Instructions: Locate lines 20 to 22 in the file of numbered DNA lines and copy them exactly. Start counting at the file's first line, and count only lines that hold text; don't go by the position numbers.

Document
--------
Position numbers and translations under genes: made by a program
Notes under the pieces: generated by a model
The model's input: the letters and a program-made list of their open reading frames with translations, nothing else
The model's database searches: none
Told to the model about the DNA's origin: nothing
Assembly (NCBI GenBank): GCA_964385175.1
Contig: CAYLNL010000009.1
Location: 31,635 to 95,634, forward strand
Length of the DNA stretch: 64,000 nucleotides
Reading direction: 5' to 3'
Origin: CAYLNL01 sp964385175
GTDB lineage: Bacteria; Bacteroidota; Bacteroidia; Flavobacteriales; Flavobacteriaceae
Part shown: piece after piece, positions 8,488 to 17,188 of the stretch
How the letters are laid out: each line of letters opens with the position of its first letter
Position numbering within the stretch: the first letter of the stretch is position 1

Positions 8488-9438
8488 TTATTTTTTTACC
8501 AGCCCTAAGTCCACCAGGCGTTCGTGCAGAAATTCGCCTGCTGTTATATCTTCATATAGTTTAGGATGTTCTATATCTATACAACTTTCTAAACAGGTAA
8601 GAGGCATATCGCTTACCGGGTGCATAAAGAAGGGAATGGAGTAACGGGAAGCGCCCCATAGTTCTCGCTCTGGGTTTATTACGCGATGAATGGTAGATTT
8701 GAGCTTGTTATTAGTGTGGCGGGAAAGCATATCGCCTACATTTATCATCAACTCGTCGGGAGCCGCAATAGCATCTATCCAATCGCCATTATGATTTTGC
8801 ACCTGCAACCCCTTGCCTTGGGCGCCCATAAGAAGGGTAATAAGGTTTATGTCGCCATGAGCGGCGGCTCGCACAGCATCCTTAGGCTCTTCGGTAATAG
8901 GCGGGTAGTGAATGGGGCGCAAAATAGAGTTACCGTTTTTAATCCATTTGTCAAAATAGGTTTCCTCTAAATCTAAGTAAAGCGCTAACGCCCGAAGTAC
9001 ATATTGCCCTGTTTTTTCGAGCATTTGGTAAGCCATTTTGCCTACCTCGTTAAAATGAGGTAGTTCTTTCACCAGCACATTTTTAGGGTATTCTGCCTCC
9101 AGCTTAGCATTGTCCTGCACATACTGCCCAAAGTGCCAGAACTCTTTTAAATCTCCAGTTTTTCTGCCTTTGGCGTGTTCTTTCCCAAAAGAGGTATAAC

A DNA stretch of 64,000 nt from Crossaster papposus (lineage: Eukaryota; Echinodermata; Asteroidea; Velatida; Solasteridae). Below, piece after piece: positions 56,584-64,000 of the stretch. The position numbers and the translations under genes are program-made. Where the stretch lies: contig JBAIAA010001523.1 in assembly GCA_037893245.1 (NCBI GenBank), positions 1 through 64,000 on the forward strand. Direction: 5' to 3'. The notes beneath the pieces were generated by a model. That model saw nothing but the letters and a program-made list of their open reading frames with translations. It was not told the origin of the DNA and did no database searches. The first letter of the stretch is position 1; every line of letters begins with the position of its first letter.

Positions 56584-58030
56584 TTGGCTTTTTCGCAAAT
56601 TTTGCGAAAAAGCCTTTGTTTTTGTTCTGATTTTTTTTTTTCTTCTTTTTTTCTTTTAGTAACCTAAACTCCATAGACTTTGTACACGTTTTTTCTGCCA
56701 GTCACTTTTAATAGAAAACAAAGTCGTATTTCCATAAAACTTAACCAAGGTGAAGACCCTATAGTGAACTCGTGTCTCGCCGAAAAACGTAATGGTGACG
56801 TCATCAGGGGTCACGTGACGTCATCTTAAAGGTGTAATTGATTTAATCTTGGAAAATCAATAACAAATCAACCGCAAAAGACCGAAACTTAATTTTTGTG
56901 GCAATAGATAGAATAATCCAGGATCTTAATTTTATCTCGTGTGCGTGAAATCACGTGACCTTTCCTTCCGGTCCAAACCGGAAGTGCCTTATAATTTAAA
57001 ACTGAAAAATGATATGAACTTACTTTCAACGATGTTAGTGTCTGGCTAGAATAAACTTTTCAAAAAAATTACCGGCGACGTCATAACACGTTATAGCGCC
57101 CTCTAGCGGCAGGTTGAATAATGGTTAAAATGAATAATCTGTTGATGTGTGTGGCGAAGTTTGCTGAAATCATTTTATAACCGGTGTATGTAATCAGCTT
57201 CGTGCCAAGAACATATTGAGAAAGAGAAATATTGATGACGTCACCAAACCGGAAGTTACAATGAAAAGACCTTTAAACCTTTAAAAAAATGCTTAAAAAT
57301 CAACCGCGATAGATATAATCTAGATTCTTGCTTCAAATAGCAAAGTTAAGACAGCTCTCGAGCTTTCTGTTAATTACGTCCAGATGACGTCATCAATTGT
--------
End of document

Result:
8701 GAGCTTGTTATTAGTGTGGCGGGAAAGCATATCGCCTACATTTATCATCAACTCGTCGGGAGCCGCAATAGCATCTATCCAATCGCCATTATGATTTTGC
8801 ACCTGCAACCCCTTGCCTTGGGCGCCCATAAGAAGGGTAATAAGGTTTATGTCGCCATGAGCGGCGGCTCGCACAGCATCCTTAGGCTCTTCGGTAATAG
8901 GCGGGTAGTGAATGGGGCGCAAAATAGAGTTACCGTTTTTAATCCATTTGTCAAAATAGGTTTCCTCTAAATCTAAGTAAAGCGCTAACGCCCGAAGTAC